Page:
Most artifacts used in daily life such as pottery were made at the site using locally available materials. Ornaments include pendants and earrings made of clay, stone, and animal bones.  However certain items came from far away. Jade was favored by the Jōmon people and especially valued in north Honshu where Sannai Maruyama is located. In addition to complete artifacts such as large beads, raw stones have also been discovered here. 

If you want a guided explanation while looking at the exhibits, a volunteer from the Sannai-Maruyama volunteers will gladly guide you round the exhibits.

The Jōmon people of Sannai Maruyama

As we moved further, we were in the Jōmon-jin no Kurashi wo Himotoku (Lifestyle of the Jōmon Period people) section. Here life-sized figurines are used to reproduce the Jōmon daily life, based on excavated objects. The people in the early Jōmon period frequently traveled from one place to the next while engaged in camping and nomadic life. The Jōmon people primarily belonged to a hunter-gatherer culture. 

Over time the sedentary settlements appeared and certain communities engaged in cultivating plants. They gradually moved to a semi-sedentary lifestyle and descended from a mixture of the ancient hunter-gatherer Jōmon and the Yayoi rice agriculturalists. Their features can also be seen in the Ainu and Ryukyuan people. In fact, the Ainu have often been considered to be descendants resulting from a mix of the cultures of the Jōmon people and the Okhotsk. I have written a detailed report on the history of Ainu people.

Below you can see a typical Jōmon family gathering. The historical Ainu culture originated in a merger of the Okhotsk culture with the Satsumon, one of the ancient archaeological cultures that are considered to have derived from the Jōmon period cultures of the Japanese Archipelago. The origin myths of Japanese civilization extend back to periods now regarded as part of the Jōmon period, though they show little or no relation to what we know archaeologically of Jōmon culture, one of the reasons why the Japanese deny Ainu as the aborigines.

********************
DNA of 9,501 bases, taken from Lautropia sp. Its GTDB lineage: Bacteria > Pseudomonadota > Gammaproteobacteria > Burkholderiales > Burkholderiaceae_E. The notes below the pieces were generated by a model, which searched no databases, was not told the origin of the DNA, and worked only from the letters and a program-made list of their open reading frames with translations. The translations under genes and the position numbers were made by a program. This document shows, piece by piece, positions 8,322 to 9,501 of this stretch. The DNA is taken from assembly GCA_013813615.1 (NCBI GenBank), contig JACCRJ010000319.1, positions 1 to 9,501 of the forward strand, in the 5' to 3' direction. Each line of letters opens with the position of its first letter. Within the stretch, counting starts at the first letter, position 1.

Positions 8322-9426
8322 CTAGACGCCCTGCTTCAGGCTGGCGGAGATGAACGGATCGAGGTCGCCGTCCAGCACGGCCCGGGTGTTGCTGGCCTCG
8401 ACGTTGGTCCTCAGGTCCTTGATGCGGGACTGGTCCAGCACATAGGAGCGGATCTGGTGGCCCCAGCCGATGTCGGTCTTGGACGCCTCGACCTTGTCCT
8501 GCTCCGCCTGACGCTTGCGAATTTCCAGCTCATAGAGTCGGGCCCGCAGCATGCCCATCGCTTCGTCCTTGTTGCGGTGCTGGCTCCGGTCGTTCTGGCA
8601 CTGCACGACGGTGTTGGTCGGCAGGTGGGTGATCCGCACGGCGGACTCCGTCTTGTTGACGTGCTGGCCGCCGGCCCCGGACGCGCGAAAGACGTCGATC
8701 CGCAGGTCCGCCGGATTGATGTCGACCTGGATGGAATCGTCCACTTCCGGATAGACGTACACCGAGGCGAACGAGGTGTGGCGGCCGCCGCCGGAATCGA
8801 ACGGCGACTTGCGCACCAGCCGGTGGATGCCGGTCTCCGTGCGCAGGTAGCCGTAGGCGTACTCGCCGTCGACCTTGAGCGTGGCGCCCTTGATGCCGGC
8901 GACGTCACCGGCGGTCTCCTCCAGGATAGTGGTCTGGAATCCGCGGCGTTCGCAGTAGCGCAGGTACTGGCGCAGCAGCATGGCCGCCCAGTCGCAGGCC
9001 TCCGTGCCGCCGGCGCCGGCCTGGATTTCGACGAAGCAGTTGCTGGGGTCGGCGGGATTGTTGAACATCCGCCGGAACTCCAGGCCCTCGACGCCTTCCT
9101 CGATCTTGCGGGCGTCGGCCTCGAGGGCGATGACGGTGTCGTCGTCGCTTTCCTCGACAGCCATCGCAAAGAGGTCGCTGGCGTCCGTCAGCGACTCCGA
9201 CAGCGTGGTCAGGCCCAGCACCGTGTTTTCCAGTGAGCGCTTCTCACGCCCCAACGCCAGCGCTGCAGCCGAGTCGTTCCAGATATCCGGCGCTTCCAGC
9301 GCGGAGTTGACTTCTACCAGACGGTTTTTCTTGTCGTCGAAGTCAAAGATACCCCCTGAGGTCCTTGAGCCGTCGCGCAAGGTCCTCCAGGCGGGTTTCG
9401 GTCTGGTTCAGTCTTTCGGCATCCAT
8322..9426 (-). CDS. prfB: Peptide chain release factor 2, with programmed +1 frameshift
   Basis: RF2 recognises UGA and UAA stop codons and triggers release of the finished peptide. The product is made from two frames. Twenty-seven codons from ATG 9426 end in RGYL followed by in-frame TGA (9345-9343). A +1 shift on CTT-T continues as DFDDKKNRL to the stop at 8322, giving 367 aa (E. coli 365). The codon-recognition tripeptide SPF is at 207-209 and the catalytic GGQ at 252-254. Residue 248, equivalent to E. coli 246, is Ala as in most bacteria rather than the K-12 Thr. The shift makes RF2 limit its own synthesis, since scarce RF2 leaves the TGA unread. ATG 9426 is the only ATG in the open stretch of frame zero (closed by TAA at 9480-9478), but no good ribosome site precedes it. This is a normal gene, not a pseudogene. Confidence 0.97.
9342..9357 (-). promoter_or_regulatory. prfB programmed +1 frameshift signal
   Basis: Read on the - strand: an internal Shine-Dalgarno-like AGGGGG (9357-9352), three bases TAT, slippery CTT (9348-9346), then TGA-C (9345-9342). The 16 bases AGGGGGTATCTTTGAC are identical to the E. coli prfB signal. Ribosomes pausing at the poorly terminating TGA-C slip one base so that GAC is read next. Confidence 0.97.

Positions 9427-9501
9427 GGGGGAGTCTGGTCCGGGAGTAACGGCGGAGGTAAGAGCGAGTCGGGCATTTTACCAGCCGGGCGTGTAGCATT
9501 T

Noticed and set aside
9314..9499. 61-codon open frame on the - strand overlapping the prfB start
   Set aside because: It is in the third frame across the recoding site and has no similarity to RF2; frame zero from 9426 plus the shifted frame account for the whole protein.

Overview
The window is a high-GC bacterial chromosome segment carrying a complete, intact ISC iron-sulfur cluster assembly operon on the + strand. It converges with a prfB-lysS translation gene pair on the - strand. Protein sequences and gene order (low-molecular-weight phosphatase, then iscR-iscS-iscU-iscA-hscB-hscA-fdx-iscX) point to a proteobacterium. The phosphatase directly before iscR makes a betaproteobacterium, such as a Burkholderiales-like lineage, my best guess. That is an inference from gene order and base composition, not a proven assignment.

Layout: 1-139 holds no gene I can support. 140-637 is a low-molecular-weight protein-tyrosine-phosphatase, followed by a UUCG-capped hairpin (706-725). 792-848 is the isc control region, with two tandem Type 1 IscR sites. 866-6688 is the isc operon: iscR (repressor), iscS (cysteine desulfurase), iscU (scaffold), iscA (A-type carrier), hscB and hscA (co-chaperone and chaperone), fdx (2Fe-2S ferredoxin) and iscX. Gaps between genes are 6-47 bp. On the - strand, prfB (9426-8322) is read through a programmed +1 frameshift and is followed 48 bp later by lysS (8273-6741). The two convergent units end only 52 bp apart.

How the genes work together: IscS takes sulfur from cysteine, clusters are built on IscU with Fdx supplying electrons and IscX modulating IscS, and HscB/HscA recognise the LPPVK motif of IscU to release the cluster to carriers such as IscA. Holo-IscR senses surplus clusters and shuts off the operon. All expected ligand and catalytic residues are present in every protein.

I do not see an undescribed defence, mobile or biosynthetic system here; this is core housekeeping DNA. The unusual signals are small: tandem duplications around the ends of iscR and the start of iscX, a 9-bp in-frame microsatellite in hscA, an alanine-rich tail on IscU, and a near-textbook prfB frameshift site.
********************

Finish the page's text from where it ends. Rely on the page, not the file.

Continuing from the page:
After about an hour of adoring the prehistoric artifacts, we moved on towards the excavation site. The Jiyu tunnel led us into the the largest ruins of a traditional village, dating from 4,000 to 5,500 years ago. Stepping into this region is like taking a step back in time.

A brief history of Jōmon People of Sannai-Maruyama

The Jōmon period experienced a large-scale climate change since it extended for a long period of 10,000 years. The Sannai-Maruyama Ruins are the largest ruins of a Jōmon-period (about 10,500-300 BC) village in Japan, and are estimated to date from 4,000 to 5,500 years ago. The Japanese archipelago is extremely elongated from north to south and its topography varies considerably; therefore, regional differences in the climate and vegetation were large during the Jōmon period as is today. As a result, the cultural style of the Jomon period is not uniform both historically and regionally and it came to take many different forms.

There have been previous excavations around the Sannai-Maruyama site between 1953 to 1967. These excavations involved teams from Keio University and the Board of Education of Aomori City. In 1976 and 1987, the Board of Education of Aomori Prefecture and Aomori City also conducted further excavations on the southern part of the site.

However, the major breakthrough for the site came in 1992 while excavating during a pre-construction phase for a baseball stadium. This excavation uncovered how large Sannai Maruyama was as well as a large amount of artifacts. 

After the excavation and study of the site, the village was reburied with earth and a number of reconstructed pit dwellings, long houses and a large tower were built on top. Visitors can enter the reconstructions, some of which are quite large, as well as see a few of the original excavation sites around the grounds.

A large number of pot shards and stone implements, clay figurines, jade beads, etc. were disposed together with the soil and formed a mound for over 1000 years. You can see its cross-section here. X-ray analysis shows that the jade excavated at ‘Sannai-Maruyama Site’ in Aomori Prefecture is from Itoigawa and therefore, it is assumed that the Jōmon people also traded among themselves over the wide area.